Grumbling sound after front pad/rotor replacement

The shop replacing my front tires advised me to replace my front brakes and rotors soon. I’m not a huge car repair person, but I remembered my father-in-law saying brakes aren’t that bad to work with. The car is the “college beater” I bought ten years ago and I’m trying to keep investments in it minimal. I told the shop I would do the brakes myself. So I spent the weekend with the Haynes manual fussing with overtorqued lug nuts, rusted on rotors, tightly wedged guide pins, and outer pads that didn’t seem to have room (not the piston side). Got everything assembled, bled the caliper that was disconnected, and took it for a test drive.

I got about 30 feet from the driveway before pulling back in. The front of the car was making an grumble sound and had an odd vibration like a flat tire. This was with brakes engaged and not engaged. The car stopped fine, but I probably didn’t get above 10 mph.

Is this part of the “bedding/seating” process? I put in new (cheap) rotors and pads. This afternoon I’ll check to ensure the pads are in properly and aren’t dragging on the rotor and that I have the wheels properly centered - beyond that I don’t really have any ideas.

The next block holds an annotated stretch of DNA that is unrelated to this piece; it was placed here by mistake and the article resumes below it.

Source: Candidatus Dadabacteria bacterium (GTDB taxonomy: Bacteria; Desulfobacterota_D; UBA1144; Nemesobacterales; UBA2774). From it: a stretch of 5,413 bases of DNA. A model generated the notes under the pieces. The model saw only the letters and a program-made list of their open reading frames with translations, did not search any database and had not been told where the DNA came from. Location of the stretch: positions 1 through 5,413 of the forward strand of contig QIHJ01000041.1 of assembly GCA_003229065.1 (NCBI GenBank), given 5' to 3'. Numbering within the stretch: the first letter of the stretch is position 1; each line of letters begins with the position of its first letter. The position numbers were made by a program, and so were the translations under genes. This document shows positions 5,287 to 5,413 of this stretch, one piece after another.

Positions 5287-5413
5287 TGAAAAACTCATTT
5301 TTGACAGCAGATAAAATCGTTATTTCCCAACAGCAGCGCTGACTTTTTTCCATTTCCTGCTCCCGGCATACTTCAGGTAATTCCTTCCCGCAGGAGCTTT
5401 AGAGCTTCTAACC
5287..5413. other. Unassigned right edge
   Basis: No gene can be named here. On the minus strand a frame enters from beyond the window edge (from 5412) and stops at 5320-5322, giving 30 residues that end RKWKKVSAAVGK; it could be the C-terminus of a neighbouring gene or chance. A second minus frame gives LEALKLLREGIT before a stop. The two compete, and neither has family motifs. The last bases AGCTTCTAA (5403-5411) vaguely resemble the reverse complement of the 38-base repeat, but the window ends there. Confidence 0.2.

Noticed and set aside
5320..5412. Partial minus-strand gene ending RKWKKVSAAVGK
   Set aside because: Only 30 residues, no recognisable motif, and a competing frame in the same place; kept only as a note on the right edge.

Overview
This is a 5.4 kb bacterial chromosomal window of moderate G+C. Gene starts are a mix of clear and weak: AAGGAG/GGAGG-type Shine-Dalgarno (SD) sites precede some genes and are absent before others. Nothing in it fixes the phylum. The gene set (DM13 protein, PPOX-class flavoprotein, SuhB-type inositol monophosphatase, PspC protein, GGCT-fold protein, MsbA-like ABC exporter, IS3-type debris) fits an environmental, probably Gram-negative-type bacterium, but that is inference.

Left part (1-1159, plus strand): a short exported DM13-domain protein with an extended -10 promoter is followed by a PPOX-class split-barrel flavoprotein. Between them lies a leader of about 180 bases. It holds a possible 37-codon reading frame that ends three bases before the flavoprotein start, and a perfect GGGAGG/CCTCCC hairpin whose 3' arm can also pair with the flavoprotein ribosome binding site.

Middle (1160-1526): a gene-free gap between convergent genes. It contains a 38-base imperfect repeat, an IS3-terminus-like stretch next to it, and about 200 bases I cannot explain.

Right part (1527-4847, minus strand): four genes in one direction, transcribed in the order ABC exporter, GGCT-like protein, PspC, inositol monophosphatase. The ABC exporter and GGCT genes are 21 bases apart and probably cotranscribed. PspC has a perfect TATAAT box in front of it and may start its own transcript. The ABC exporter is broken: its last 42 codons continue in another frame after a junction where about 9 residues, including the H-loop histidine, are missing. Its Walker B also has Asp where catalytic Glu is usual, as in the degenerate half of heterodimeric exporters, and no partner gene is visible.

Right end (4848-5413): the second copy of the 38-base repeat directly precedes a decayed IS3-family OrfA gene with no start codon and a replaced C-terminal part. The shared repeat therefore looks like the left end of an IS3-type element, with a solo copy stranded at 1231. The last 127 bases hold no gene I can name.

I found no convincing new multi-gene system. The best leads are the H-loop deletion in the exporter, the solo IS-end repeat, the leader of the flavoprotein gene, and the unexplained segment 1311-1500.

Car is a 96 Ford Escort 2 door hatchback.

Just make sure that everything is installed correctly, and that the calipers are in fact working properly (pistons not seized, and the caliper is sliding on the pins properly). It might even be worth it to replace the mounting hardware for the caliper if its the original equipment, and lube everything up well.


Hi There Mutate Snoopy,

So, a few things…

Did you turn the rotors? If not, then the pads will chatter and “grumble” since the rotor surface is not prepared properly. Two, you did make sure that the rotors and pads were not contaminated with grease, oil, dirt, hand prints, etc.? If not, any contaminates will cause noise issues (and other issues as well). Three, you used brake “anti - squeal” material on the back surface of the pads to prevent the pad from chattering? If not, you’ll have all kinds of noise. Finally, a binding or failed caliper will cause the issue in that it may “drag” in ways that are causing the noise.

Last, but not least “cheap” pads are often not very good. If you installed pads that don’t have the proper compound, then you may have all sorts of issues.